Financial conflicts of interest in physicians' relationships with the pharmaceutical industry--self-regulation in the shadow of federal prosecution.

Harvard School of Public Health, Boston, USA.
New England Journal of Medicine (Impact Factor: 54.42). 11/2004; 351(18):1891-900. DOI: 10.1056/NEJMlim042229
Source: PubMed
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    ABSTRACT: Objectives To describe the current extent and type of pharmaceutical marketing in nursing homes (NHs) in one state and to provide preliminary evidence for the potential influence of pharmaceutical marketing on the use of atypical antipsychotics in NHs.DesignNested mixed-methods, cross-sectional study of NHs in a cluster randomized trial.SettingForty-one NHs in Connecticut.ParticipantsNH administrators, directors of nursing, and medical directors (n = 93, response rate 75.6%).MeasurementsQuantitative data, including prescription drug dispensing data (September 2009–August 2010) linked with Nursing Home Compare data (April 2011), were used to determine facility-level prevalence of atypical antipsychotic use, facility-level characteristics, NH staffing, and NH quality. Qualitative data, including semistructured interviews and surveys of NH leaders conducted in the first quarter of 2011, were used to determine encounters with pharmaceutical marketing.ResultsLeadership at 46.3% of NHs (n = 19) reported pharmaceutical marketing encounters, consisting of educational training, written and Internet-based materials, and sponsored training. No association was detected between level of atypical antipsychotic prescribing and reports of any pharmaceutical marketing by at least one NH leader.ConclusionNH leaders frequently encounter pharmaceutical marketing through a variety of ways, although the impact on atypical antipsychotic prescribing is unclear.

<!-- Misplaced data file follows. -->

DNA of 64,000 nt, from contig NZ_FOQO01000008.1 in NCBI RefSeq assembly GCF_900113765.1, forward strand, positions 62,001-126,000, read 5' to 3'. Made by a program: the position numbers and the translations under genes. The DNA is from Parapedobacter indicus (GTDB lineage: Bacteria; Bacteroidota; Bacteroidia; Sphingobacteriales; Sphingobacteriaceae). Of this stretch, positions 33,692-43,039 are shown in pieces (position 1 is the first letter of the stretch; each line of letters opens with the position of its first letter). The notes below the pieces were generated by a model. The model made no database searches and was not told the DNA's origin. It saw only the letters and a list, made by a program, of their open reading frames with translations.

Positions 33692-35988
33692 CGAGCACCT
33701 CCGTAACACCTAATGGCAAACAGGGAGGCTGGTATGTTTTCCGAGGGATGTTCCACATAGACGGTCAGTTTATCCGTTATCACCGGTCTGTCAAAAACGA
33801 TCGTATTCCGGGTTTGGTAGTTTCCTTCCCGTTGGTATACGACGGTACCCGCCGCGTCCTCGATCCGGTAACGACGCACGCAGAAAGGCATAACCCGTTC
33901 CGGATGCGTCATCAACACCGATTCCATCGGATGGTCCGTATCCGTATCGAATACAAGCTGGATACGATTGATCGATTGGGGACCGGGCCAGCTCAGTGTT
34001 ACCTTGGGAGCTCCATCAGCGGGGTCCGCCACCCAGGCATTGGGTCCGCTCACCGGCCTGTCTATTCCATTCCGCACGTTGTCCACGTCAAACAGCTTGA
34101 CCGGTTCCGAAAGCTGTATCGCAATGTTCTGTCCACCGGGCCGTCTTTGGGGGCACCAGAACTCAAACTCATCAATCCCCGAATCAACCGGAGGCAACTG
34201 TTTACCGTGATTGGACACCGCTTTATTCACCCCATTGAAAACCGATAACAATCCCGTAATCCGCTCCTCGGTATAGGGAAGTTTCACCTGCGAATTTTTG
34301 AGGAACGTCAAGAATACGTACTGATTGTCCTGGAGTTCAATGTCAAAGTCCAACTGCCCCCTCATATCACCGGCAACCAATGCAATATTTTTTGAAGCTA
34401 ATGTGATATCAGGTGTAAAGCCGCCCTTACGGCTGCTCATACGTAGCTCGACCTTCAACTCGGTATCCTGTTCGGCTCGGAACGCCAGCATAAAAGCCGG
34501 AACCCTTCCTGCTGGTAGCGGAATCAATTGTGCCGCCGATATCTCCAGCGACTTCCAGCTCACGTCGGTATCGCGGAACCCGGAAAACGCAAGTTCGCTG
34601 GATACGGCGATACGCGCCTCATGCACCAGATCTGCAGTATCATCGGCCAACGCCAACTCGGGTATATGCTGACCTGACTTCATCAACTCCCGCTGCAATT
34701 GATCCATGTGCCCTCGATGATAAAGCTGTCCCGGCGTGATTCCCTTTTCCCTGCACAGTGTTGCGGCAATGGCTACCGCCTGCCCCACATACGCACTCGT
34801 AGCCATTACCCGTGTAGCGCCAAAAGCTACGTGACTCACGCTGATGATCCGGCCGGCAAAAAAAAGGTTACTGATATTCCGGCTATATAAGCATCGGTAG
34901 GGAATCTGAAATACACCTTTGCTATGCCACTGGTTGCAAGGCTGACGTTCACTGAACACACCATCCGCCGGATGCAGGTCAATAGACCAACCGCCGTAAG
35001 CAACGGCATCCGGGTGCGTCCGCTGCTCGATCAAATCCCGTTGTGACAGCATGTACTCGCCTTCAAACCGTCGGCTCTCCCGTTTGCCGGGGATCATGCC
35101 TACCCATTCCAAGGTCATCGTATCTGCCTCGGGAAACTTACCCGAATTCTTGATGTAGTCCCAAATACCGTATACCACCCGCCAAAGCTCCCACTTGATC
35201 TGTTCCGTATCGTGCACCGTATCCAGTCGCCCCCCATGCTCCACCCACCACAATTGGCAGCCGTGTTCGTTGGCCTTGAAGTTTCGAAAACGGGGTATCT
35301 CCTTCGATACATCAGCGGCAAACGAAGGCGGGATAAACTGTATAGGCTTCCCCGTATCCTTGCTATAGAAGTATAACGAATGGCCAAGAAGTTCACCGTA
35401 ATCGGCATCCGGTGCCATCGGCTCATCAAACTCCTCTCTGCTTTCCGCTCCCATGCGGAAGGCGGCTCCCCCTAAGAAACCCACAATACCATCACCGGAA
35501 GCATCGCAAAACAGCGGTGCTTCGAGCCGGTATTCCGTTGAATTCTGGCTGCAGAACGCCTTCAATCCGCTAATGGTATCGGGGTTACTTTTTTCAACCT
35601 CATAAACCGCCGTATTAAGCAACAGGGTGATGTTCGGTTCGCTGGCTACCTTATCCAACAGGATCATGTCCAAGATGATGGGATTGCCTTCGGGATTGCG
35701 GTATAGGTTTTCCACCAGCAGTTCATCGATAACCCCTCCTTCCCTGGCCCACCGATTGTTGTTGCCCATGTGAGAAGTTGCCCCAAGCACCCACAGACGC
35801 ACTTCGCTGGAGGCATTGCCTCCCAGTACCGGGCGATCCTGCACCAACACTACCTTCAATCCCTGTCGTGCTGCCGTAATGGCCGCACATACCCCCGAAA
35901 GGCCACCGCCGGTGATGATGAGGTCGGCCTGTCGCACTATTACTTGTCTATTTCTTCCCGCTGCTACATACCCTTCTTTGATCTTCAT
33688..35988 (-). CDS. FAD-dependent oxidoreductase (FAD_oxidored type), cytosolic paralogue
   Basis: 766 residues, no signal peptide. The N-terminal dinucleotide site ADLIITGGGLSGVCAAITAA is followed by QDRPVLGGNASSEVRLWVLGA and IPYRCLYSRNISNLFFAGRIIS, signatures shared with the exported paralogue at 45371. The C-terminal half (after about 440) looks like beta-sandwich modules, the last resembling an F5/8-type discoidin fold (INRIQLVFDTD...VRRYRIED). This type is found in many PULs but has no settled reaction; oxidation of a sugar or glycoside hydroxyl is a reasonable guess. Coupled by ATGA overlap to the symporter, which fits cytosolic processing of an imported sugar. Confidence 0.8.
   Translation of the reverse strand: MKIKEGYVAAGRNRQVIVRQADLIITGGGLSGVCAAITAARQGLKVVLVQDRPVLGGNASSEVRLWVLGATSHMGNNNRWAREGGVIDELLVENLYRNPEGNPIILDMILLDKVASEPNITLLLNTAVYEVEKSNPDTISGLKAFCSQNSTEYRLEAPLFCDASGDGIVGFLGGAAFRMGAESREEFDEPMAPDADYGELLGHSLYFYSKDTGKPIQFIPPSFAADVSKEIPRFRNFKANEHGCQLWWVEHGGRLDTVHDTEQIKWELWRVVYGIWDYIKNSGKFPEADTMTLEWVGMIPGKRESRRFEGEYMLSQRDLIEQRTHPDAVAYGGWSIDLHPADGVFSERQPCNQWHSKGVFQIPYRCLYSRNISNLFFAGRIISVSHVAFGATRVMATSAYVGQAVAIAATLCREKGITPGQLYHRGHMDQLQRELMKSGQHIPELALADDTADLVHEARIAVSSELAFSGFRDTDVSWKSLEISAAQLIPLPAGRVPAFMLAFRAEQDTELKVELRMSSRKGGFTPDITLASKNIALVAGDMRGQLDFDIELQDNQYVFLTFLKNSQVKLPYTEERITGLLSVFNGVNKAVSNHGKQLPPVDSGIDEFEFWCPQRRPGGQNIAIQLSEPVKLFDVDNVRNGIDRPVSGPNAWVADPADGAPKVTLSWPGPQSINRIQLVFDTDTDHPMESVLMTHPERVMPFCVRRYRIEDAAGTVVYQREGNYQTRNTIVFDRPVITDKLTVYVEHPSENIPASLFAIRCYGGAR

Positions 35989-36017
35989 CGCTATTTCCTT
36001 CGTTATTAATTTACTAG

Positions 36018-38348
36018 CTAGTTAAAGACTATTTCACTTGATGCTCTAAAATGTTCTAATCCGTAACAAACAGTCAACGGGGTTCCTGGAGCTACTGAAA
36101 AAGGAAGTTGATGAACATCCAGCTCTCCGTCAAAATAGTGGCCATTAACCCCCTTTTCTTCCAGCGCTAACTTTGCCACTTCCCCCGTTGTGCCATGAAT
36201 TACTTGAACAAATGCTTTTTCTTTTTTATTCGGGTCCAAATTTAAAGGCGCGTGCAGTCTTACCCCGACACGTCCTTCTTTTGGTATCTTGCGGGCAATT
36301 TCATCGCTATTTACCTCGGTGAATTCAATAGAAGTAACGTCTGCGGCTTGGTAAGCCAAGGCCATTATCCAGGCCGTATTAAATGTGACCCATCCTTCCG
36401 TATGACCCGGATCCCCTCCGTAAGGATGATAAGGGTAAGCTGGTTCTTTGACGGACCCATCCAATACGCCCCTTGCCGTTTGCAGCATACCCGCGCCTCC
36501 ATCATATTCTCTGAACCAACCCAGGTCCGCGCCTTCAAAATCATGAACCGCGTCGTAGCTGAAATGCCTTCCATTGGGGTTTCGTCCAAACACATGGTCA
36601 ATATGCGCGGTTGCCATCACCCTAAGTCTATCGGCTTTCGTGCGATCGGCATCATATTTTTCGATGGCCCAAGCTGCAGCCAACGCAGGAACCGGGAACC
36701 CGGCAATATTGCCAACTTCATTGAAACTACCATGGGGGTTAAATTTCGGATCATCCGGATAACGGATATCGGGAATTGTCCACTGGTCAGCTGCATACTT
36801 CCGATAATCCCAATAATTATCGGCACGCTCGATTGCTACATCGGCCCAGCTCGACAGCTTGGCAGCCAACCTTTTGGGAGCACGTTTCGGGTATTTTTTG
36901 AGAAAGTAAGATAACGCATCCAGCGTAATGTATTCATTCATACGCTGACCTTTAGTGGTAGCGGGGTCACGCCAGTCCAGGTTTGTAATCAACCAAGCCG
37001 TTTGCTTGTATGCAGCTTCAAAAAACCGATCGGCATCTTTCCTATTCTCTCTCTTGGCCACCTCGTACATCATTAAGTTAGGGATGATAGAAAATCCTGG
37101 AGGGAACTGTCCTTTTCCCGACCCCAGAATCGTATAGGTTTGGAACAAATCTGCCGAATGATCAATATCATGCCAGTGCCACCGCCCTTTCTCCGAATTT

Journal of the American Geriatrics Society 02/2015; 63(2). DOI:10.1111/jgs.13180 · 4.22 Impact Factor
  • Journal of Medical Marketing 11/2012; 12(4):240-246. DOI:10.1177/1745790412455942
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    ABSTRACT: Objective: Evaluating the quality of promotional information that given by medical representatives (MRs) to physicians in Iraq. Methods: A survey in questionnaire format for 22 specialist physician was done in Baghdad governorate during March – October 2013. The questionnaire involve questions about the age, gender, occupation of the physician besides 4 different questions regarding reliability, accuracy, and benefit from promotional information to the Iraqi physician. Results: Medical representatives provide physicians with good information about drug indication and weak information about drug contraindications and side effects. On the other hand, academic physicians have a significantly more negative opinion than physicians who work in hospitals regarding the reliability of promotional information. Furthermore only hospital physicians found that MRs Information are useful for them. There is a non significant difference among physicians who directly trust the information from drug companies and MRs from those who don't trust unless check the data by themselves using suitable reference books or journals. Conclusion: MRs provide Iraqi physicians with biased information, yet non academic physicians found that information is beneficial for their clinical practice.
    International Journal of Pharmacy and Pharmaceutical Sciences 01/2014; 6(1). · 1.59 Impact Factor


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